Boat inspection changes made to cover funding gap
Several changes are being made to Lake Tahoe’s motorized watercraft inspections this summer to close a $100,000 shortfall in federal funding for a program that aims to keep aquatic invasive species out of the lake.
The program offers seven-day passes and two stickers: Tahoe Only stickers for boats used exclusively on Lake Tahoe, and Tahoe In and Out stickers for boats that go to other bodies of water as well.
One change for this summer is a $10 increase in boat decontamination fees, from $25 to $35. That was approved Thursday by the Tahoe Regional Planning Agency Governing Board. All other fees remain the same as last year.
Roughly 14,000 boats were certified to launch last year at Lake Tahoe. Of those, about 6,800 required new inspections and about 4,000 had to be decontaminated because they showed up wet or holding water or with mud or even invasive species on them.
“That’s a lot for us,” TRPA spokesman Jeff Cowen said about the number of boats requiring decontamination. “If we need to increase the funding from fees, we want it to be coming from the boaters who are costing the program. That was the direction from the Governing Board, so no boaters who show up cleaned, drained and dry will feel anything.”
An inspection station at Homewood will not operate this summer, saving the program an estimated $30,000. The station only did about 8 percent of boat inspections last year.
The program also will reduce its contributions to marina operators by 15 percent. The contributions help marinas employ additional staff to comply with TRPA code that requires boat ramps to close if no marina staff are on hand to ensure only sealed boats launch. That measure is estimated to save another $30,000.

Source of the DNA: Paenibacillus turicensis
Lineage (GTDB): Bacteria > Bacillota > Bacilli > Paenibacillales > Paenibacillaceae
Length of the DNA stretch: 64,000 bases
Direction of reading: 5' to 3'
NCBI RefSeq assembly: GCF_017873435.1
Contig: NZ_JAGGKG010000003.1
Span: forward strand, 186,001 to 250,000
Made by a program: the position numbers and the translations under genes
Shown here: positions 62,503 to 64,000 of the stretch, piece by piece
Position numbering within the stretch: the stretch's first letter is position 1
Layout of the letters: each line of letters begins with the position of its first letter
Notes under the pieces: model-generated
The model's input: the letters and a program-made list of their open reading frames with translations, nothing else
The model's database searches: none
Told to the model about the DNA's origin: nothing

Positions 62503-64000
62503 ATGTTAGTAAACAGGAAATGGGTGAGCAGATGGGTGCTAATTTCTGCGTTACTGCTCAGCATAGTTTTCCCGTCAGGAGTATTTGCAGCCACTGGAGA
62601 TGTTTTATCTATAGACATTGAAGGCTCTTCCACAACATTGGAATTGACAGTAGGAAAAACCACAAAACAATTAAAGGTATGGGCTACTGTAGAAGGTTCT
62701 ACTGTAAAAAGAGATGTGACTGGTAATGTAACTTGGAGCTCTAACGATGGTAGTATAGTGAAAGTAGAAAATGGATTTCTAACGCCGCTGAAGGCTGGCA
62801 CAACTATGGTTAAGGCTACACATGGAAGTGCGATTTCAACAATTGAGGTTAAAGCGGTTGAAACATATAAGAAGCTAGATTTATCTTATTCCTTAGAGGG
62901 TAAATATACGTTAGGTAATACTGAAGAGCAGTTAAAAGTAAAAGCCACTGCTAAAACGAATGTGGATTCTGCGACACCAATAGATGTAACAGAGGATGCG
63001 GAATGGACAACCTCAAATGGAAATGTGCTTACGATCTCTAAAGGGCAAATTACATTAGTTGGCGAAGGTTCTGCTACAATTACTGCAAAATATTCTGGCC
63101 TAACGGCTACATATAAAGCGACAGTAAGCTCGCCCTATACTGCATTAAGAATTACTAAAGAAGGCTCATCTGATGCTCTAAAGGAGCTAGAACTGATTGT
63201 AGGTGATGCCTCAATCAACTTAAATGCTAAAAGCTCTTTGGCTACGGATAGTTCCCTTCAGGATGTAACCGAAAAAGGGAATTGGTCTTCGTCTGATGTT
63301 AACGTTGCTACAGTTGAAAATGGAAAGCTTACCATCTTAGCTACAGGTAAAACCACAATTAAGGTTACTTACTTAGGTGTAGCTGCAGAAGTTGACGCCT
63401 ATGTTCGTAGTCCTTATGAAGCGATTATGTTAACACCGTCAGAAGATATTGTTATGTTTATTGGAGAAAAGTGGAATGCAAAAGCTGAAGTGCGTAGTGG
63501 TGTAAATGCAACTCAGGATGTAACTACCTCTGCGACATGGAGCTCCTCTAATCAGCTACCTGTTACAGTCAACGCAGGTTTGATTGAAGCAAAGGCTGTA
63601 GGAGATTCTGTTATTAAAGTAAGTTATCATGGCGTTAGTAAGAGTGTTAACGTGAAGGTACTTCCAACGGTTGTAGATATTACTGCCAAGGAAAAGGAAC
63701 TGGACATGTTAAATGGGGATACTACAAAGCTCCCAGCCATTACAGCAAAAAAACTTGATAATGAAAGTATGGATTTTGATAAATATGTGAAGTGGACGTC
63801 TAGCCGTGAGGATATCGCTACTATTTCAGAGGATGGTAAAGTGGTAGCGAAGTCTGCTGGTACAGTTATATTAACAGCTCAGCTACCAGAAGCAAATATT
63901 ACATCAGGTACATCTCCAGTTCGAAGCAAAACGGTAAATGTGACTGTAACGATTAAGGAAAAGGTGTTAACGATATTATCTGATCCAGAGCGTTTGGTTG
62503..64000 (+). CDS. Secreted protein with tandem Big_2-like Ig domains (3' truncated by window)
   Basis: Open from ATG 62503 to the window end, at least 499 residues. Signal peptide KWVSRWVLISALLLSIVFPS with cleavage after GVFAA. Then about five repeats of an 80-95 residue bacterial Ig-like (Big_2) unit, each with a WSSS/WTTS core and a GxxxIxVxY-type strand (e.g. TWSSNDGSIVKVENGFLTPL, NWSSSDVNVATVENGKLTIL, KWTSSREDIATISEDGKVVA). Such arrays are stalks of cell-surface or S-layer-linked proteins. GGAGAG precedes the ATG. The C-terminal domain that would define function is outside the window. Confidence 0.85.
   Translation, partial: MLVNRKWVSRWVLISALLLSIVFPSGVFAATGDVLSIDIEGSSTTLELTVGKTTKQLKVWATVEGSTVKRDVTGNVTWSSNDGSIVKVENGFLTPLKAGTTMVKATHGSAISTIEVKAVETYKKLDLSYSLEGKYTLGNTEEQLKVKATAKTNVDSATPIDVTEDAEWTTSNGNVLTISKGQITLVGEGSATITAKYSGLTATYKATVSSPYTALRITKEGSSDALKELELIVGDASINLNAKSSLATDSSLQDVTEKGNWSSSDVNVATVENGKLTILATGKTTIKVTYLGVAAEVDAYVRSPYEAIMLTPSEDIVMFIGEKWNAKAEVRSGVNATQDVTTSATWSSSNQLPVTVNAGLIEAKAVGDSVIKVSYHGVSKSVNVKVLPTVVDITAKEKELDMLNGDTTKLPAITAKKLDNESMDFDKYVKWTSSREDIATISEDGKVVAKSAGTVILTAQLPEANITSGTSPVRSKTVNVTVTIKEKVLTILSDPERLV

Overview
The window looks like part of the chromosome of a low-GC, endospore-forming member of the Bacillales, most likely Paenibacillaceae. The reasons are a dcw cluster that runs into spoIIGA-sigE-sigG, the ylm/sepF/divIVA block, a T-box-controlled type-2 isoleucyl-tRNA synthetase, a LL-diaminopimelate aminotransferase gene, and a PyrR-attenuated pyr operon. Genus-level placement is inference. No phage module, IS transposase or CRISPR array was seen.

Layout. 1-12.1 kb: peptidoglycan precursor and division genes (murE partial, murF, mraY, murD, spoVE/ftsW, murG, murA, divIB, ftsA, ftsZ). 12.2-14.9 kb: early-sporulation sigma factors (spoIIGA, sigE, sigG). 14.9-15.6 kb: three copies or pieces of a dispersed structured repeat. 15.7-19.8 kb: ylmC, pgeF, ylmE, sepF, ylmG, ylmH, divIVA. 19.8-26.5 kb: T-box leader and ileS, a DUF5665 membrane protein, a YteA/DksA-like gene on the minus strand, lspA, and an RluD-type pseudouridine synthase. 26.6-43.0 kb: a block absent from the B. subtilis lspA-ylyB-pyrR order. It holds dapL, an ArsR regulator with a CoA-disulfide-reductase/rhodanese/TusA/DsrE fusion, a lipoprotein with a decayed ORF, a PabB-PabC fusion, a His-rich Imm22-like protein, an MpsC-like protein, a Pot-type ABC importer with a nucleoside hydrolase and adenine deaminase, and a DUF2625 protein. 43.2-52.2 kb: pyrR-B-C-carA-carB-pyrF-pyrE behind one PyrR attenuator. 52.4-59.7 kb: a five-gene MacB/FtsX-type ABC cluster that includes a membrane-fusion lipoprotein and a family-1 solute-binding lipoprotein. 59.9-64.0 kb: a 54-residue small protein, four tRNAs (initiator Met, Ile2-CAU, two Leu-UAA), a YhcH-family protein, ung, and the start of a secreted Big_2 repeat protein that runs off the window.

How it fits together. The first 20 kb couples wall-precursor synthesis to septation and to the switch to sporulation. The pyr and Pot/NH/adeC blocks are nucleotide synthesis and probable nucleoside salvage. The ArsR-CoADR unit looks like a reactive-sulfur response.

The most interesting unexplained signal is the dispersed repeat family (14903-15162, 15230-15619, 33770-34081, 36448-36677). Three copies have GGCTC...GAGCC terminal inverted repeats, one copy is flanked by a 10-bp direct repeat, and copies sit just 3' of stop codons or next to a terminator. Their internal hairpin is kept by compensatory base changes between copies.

A multi-agency Lake Tahoe Aquatic Invasive Species Coordinating Committee proposed all of the changes to the program, which is jointly managed by TRPA and the Tahoe Resource Conservation District.
In coming weeks, the coordinating committee will consider reducing hours at Meyers, Spooner and Alpine Meadows inspection stations, which would potentially close at 5:30 p.m. instead of 8 p.m. Any changes in hours as a cost-saving measure will be announced prior to Memorial Day.
The watercraft inspection program costs about $1.5 million to run each year. Last year, money for the program was split about evenly between user fees and federal funding coming primarily from the Southern Nevada Public Lands Management Act.
That federal funding is declining this year and will no longer be available after the 2014 boating season, according to TRPA.
“If these adjustments work out, then the boaters will only be paying for about 55 percent of the program costs this year. So boaters are paying a fair share, but not bearing the entire cost of the program,” Cowen said.
As always, boaters are urged to show up “Cleaned, Drained and Dry.” That saves time and money, takes pressure off the watercraft inspection program and helps protect Lake Tahoe, Cowen said.
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